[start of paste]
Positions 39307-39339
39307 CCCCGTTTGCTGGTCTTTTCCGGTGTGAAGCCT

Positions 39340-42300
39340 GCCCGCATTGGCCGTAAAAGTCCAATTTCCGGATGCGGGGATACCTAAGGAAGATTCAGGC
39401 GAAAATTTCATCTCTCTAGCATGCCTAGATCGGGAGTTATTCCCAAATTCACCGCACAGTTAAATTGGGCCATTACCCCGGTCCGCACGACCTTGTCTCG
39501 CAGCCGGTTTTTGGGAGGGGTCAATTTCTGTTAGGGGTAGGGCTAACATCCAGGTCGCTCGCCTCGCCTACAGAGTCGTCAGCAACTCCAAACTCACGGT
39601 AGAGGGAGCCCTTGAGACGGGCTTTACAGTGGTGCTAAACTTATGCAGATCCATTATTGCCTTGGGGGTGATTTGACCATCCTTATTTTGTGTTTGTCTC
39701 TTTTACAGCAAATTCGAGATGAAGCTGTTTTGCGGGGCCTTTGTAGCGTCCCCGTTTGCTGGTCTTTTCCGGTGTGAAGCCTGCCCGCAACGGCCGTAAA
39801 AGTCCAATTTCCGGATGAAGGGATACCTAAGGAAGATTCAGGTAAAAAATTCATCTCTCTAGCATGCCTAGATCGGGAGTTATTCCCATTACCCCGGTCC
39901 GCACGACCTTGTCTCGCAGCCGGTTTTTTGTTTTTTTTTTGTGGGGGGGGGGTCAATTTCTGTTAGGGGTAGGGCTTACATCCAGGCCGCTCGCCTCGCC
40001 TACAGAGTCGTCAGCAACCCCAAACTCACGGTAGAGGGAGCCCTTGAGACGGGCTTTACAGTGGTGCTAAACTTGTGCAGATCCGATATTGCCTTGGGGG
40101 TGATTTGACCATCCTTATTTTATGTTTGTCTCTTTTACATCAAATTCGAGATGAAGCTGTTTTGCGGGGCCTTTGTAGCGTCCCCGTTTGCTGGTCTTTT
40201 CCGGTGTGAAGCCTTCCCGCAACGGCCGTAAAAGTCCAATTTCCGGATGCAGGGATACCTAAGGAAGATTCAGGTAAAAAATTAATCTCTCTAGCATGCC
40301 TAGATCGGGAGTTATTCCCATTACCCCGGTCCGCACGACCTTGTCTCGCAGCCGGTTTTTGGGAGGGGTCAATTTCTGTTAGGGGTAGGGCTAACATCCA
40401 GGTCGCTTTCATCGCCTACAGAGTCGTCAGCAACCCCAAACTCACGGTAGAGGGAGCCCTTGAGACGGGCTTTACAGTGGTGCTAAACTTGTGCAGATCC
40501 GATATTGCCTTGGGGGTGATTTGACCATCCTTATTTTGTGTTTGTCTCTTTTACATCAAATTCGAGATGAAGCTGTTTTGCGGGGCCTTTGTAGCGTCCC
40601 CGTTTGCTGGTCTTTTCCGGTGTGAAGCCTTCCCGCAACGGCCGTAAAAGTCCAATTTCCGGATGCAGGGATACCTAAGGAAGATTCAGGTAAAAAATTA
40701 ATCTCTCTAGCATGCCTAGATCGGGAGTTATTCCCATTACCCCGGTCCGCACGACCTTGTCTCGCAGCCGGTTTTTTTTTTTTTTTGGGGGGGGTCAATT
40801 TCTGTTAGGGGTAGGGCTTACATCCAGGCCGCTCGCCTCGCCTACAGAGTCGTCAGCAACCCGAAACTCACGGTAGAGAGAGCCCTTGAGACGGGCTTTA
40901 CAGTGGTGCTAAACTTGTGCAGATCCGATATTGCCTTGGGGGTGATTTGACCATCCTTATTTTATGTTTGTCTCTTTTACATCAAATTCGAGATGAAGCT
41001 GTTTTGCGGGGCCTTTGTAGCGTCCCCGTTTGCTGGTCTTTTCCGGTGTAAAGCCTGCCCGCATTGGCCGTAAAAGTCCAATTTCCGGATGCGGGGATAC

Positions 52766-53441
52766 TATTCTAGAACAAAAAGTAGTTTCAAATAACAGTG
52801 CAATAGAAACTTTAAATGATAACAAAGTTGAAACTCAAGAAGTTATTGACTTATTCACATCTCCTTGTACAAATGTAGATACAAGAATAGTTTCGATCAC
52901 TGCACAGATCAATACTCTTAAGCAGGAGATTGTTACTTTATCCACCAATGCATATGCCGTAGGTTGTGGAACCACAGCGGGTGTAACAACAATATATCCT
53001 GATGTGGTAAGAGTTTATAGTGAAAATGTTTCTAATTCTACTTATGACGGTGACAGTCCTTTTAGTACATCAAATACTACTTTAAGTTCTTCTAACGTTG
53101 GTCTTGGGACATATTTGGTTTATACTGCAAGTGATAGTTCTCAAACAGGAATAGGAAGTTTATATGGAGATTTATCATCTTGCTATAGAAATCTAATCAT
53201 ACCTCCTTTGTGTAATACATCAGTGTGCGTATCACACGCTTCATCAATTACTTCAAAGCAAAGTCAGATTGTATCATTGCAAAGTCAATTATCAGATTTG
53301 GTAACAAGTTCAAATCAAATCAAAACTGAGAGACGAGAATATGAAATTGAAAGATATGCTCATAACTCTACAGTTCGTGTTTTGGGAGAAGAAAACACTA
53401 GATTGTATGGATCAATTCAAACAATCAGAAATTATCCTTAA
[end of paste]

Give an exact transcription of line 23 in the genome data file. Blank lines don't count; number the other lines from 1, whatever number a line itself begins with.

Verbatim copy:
52766 TATTCTAGAACAAAAAGTAGTTTCAAATAACAGTG